As should every country involved in the slave trade.
Well, there are still slaves in some countries, not like the slaves in the US in the bad old days, but I think every country involved in the slave trade that has ended and involved enslaving Africans and Native Americans for the rich, should apologize.
I think a form of slavery that continues today in the US involves illegal immigrants working in sweatshops or farms. Every cent they earn goes to rent, the coyote, food, "Two rolls of toilet paper in one week?", and then a little bit to their family or children or legal status. If they complain, they can be deported or arrested.
But, I'm thinking about the slavery that "ended" with the Civil War.
Yes, former slaves were free, but free to do what? In the south, their formerly rich owners were bitter and started a gentleman's club, you may have heard of it? The bitterness led to countless deaths, 'seperate-but-equal' everything (the Pentagon has twice as many bathrooms needed for its offical capacity because it was built before the law changed. Flush them all at once, and the government will be higgledy-piggledy. But you didn't hear it from me.), and general suckiness for most of the former slaves.
Sharecropping was a way for the rich to enslave poor white and black people - no discrimination there!
Every state that had slaves should issue an apology, along with the country as a whole. Just a measure next February for black history month (eyeroll) saying, "Hey. Slavery sucked and we're sorry. And even though it's been officially over for 140 years, we still have a way to go to true equality. This apology is a step forward."
I don't see why there's a resistance to an apology.
Actually, I do see it from my mom and sister. "I didn't own slaves, nobody in my family did, why should I apologize?" They probably didn't on my mom's side. I think her mother's family emigrated to America in the late 1800s or early 1900s. They're Czech, and one of my grandmother's relatives, had, in her diary, a handout so old and brittle, but so scary - it was a prayer in praise of Hitler.
As for my dad's side, it's possible on his father's side, but not his mother's. She's only a generation or two from Germany.
So my mom and dad did not own slaves and knew no one who did. Your mom and dad didn't either. Your mom and dad weren't slaves, your grandparents probably weren't, but I do know there are some people who were born at the turn of the last century that knew people who'd been/owned slaves.
But abolishing slavery didn't abolish racism. There was 100 years of institutionalized racism after the war. A middle school that's in the county, but close to Memphis was a high school in my mom's day, the black one. And I think they didn't desegregate until a few years after the Brown ruling. Just pictures of the high school in Little Rock. The governor of Arkansas came to the school and said no. And out of the 9 students that eventually got in, only one or two ended the year. The rest quit, most likely due to harassment and threats.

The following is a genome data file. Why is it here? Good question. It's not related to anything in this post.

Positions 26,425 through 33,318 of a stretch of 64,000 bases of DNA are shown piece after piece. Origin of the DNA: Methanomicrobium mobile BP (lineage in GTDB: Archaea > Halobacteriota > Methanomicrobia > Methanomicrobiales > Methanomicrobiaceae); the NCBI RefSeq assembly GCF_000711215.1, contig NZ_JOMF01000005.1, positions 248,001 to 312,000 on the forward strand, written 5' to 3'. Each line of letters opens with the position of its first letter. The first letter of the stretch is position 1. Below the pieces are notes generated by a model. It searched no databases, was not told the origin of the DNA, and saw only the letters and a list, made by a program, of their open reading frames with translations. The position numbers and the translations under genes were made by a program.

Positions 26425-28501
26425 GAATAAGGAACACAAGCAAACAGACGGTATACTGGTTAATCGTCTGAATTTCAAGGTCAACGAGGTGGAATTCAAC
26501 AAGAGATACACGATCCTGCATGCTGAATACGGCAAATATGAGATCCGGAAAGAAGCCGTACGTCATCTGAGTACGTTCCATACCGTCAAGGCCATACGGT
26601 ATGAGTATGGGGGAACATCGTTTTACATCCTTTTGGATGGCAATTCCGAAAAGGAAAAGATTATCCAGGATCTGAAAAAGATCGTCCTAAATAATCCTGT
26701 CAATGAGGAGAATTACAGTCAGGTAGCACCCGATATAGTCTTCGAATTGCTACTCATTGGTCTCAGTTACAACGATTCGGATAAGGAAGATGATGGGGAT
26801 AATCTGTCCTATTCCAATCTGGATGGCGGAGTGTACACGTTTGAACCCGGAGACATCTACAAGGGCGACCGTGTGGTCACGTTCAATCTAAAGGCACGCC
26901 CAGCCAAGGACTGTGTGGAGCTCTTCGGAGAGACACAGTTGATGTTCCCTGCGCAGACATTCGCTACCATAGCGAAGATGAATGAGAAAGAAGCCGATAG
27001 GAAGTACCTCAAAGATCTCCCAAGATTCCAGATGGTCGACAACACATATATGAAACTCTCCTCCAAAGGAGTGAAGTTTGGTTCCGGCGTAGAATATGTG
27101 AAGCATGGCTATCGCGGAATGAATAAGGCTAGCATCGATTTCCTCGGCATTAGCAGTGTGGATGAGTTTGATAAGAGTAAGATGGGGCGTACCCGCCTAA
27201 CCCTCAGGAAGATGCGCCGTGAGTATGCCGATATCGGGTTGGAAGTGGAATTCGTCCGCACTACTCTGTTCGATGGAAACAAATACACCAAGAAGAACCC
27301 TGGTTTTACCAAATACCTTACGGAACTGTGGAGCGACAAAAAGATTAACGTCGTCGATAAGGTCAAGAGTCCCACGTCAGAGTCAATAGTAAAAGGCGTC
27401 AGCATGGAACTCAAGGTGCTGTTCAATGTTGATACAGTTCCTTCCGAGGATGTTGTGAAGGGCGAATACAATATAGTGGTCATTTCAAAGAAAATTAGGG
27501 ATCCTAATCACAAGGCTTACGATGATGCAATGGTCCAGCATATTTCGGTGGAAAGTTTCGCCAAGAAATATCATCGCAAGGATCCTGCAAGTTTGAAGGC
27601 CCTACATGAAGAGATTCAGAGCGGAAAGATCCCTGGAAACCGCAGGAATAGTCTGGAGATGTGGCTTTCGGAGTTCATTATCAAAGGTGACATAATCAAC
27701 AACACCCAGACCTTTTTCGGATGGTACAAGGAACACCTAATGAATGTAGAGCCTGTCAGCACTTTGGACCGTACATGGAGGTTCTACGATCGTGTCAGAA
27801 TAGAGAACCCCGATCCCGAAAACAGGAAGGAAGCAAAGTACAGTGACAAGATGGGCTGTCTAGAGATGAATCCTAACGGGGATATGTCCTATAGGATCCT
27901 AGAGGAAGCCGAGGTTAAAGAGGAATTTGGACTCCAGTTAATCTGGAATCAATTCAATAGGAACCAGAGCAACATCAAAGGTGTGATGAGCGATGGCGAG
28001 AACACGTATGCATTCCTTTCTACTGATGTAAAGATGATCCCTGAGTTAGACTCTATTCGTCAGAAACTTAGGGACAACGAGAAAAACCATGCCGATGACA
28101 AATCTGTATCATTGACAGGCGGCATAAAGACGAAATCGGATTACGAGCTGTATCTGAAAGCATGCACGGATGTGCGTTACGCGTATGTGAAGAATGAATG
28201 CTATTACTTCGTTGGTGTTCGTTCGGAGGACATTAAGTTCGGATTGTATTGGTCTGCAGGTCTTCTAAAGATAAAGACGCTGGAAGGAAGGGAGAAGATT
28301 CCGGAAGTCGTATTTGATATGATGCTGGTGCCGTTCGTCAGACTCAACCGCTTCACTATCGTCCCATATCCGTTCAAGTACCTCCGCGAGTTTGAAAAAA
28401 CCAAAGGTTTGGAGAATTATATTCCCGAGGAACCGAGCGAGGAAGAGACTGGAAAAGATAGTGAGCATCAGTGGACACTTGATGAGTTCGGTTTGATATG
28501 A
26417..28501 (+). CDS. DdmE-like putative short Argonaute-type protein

An apology is a gesture. It won't be completely worthless, though. It will acknowledge that the United States made a mistake (in the past) and we're working to correct it.
Opponents say it's an empty gesture, we know slavery happened, get over it already. But we can't get over it - there are still racist stumbling blocks in place (but like sharecropping, they've spread to other races, including whites, but that's class warfare if you mention that poverty is hard to escape), though not government backed anymore.
I told my mom that she wasn't hurt by Jim Crow laws, and neither were her parents. But my black classmate, her black coworker, their parents and grandparents were. It takes generations to achieve equality or come close.
An apology for slavery will not be an empty gesture, but a sign that we know we made a mistake and we're working to correct it.
Maybe some politicians are scared of it because they don't want to admit it happened, or that it has any relevance today. But it does, because it didn't end 140 years ago, or even 40. Racism still exists, and slavery is pretty obvious cause.
It won't hurt anyone to say I'm sorry. How can it?
By leading to reparations?
The best reparation I can think of would be money for education from pre-school to college, from the federal level, so a school in a poor district (black or white) can have the same things as a school in a richer one, and so we'll all have the opportunity to go to school after high school, because a high school diploma can't get you what it used to, unless you join the military.
But I'm not a politician, just a blogger who got 3 hours of sleep and spent the night looking at lefty cartoons and a long post on Pandagon about a Virginia state senator's opposition to an official apology, and the 100+ comments that followed. This one guy had this idea that all the liberals at the site were saying black people should do nothing until someone gives them something, when he was the only one saying it, not endorsing it, but saying that's what everyone else said, when they didn't.